My Week in Manga: August 5-August 11, 2013

My News and Reviews

The Boys’ Love Manga Moveable Feast came to an end last week. Khursten at Otaku Champloo did a fabulous job as the host and posted some great content. Sadly, it may be the last Manga Moveable Feast to be held, at least in the foreseeable future. I did have one last offering for August’s Feast before it ended: I announced the 801 Manga Giveaway Winner. The post also includes a wishlist of boys’ love manga. (And speaking of manga giveaway winners, the winner of the Umineko giveaway from a few months ago created a video of the unboxing of her prize.)

Last week I also posted two in-depth reviews. The first was for Suehiro Maruo’s The Strange Tale of Panorama Island. I have literally been waiting for this manga for years and am thrilled that it is finally available in English. Last Gasp has done a beautiful job with the release. The manga is an adaptation of Edogawa Rampo’s novella Strange Tale of Panorama Island which I reviewed earlier this year. The second review that I posted last week was for Isuna Hasekura’s light novel Spice & Wolf, Volume 8: Town of Strife I. Although I had previously enjoyed the series, with this volume Spice & Wolf has finally lost its charm for me.

I also updated the Resources page, adding a couple of sites. Last week I mentioned Deb Aoki’s new site Manga Comics Manga which is definitely worth checking out if you haven’t already. I also recently discovered Seth T. Hahne’s review site Good Ok Bad. I really like the site which includes reviews of manga in addition to other comics and graphic novels.

On to other interesting things found online! has the very interesting article Urasawa Naoki Talks with Top European Artists. The most recent Speakeasy podcast at Reverse Thieves is about American comics recommended for manga readers. Reverse Thieves also posted a review with Melissa Tanaka talking about her work translating Mobile Suit Gundam: The Origin. (I loved the first volume of the series and my review of the second should be coming soon.) If you’re interested in what Viz Media is up to these days, ICv2 has a two part interview with Leyla Aker and Kevin Hamric and Comic Book Resources has an interview with Ken Sasaki.

Also last week was Otakon. Sean Gaffney at A Case Suitable for Treatment takes a quick look at some of the recent manga announcements. Vertical has licensed Fumi Yoshinaga’s What Did You Eat Yesterday? which I am extremely excited about. Viz Media is bringing Naoki Urasawa’s Monster back into print in a deluxe omnibus edition. I already own the series and probably won’t be double-dipping, but I’m very happy to see this re-release. Finally, Seven Seas will be publishing Milk Morinaga’s most recent yuri series Gakuen Police. I really enjoyed Morinaga’s Girl Friends and Kisses, Sighs, and Cherry Blossoms Pink, so I plan on picking up Gakuen Police, too.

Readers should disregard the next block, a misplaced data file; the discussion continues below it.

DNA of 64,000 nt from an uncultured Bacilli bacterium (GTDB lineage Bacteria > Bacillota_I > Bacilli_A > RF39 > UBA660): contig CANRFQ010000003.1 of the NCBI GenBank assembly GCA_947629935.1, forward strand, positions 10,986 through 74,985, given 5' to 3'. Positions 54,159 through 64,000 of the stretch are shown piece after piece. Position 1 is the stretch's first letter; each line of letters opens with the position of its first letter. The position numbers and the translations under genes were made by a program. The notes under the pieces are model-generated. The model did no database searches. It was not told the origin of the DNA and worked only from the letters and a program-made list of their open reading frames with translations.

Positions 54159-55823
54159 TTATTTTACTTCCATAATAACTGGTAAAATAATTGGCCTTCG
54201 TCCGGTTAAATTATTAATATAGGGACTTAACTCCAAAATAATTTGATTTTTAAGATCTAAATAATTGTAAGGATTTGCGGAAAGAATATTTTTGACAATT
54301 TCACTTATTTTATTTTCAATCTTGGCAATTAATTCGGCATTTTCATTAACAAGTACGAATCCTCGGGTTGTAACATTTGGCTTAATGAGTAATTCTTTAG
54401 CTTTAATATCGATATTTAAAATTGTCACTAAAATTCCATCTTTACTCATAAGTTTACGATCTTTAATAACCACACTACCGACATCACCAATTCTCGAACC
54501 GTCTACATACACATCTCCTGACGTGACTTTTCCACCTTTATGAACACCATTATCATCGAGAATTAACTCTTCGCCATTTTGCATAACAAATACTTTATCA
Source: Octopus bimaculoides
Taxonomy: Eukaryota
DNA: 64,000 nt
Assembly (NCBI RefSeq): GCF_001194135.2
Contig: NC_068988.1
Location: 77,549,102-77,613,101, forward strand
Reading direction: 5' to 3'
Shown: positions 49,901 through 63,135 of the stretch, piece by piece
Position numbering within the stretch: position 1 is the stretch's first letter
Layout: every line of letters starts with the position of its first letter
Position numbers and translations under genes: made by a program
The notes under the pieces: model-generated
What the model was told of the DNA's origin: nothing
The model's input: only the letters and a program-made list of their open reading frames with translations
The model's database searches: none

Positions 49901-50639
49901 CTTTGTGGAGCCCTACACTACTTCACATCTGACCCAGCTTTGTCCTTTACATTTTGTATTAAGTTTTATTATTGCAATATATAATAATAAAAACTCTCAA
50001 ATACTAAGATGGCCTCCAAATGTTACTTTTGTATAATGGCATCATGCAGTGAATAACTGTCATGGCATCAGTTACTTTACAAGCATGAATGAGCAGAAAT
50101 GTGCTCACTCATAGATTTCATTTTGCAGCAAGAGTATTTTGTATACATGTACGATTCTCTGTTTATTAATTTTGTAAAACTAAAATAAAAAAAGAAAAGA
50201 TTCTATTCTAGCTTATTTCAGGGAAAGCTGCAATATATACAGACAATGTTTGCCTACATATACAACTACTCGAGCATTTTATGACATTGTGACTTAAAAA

Quick Takes

Animal Land, Volumes 1-4 by Makoto Raiku. I’m not sure why I was so reluctant to read Animal Land but after repeated urging from a few fans of the series I decided to finally give it a try. And I’m very glad that I did. It took me a volume or so to really settle into the story, but I definitely want to read more. Taroza is a human who was abandoned as a baby only to be rescued and raised by a young female tanuki in a world of animals. The art in Animal Land is kind of strange, mixing realism, anthropomorphism, and just plain goofiness even within the same species. Despite its cuteness, the story in Animal Land can be very dark. It’s also not particularly subtle, but it is engaging. Animal Land surprised me; so far it’s a great series.

Ichiro by Ryan Inzana. Ichiro is a young man living with his Japanese mother in New York City after his American father dies. When her work takes them both to Japan, Ichiro has the chance to get to know his grandfather who he’s never met and learn more about the country’s history and culture. One night he unexpectedly stumbles into an even stranger world. I did find the sections dealing with Ichiro’s real life to be much more compelling than his adventures in the land of the gods and immortals. However, I really liked the blend of story, mythology, and reality in Ichiro and I loved the artwork. Inzana smoothly shifts his style of art and use of color throughout the graphic novel depending on the tale being told in a very effective way.

Limit, Volumes 5-6 by Keiko Suenobu. Limit has been very hit-or-miss for me. Overall, I did like it, but I had a few problems with the story. There weren’t plot holes per se, but significant suspension of disbelief is required. (I’m still trying to figure out how Usui’s bandage ended up on the ground and why no one seemed to hear the helicopters.) But the series had some truly great moments and intense, dramatic group dynamics. The fear that the characters deal with as they struggle to survive is almost palpable. I liked most of the fifth volume which revealed some great plot twists, but found the final volume to be rather unsatisfying. Everything is tied up too neatly and nicely and there’s a fair amount of moralizing.

Triton of the Sea, Omnibus 1 (equivalent to Volumes 1-2) by Osamu Tezuka. I was delighted when Triton of the Sea was licensed as part of one of Digital Manga’s Kickstarter projects. Although I don’t have a particular affinity for merfolk, I have always enjoyed stories involving oceans and other bodies of water. Triton is a merman, one of the last of his kind when his clan is wiped out by Poseidon, the king of the sea. Unaware of his true nature, Triton is adopted by a human family. As he grows older he is drawn into a fight against Poseidon. Triton of the Sea isn’t as strong or as innovative as some of Tezuka’s other manga, but it’s still a solid adventure story. I particularly enjoyed Triton’s relationship with his family and his interactions with humans.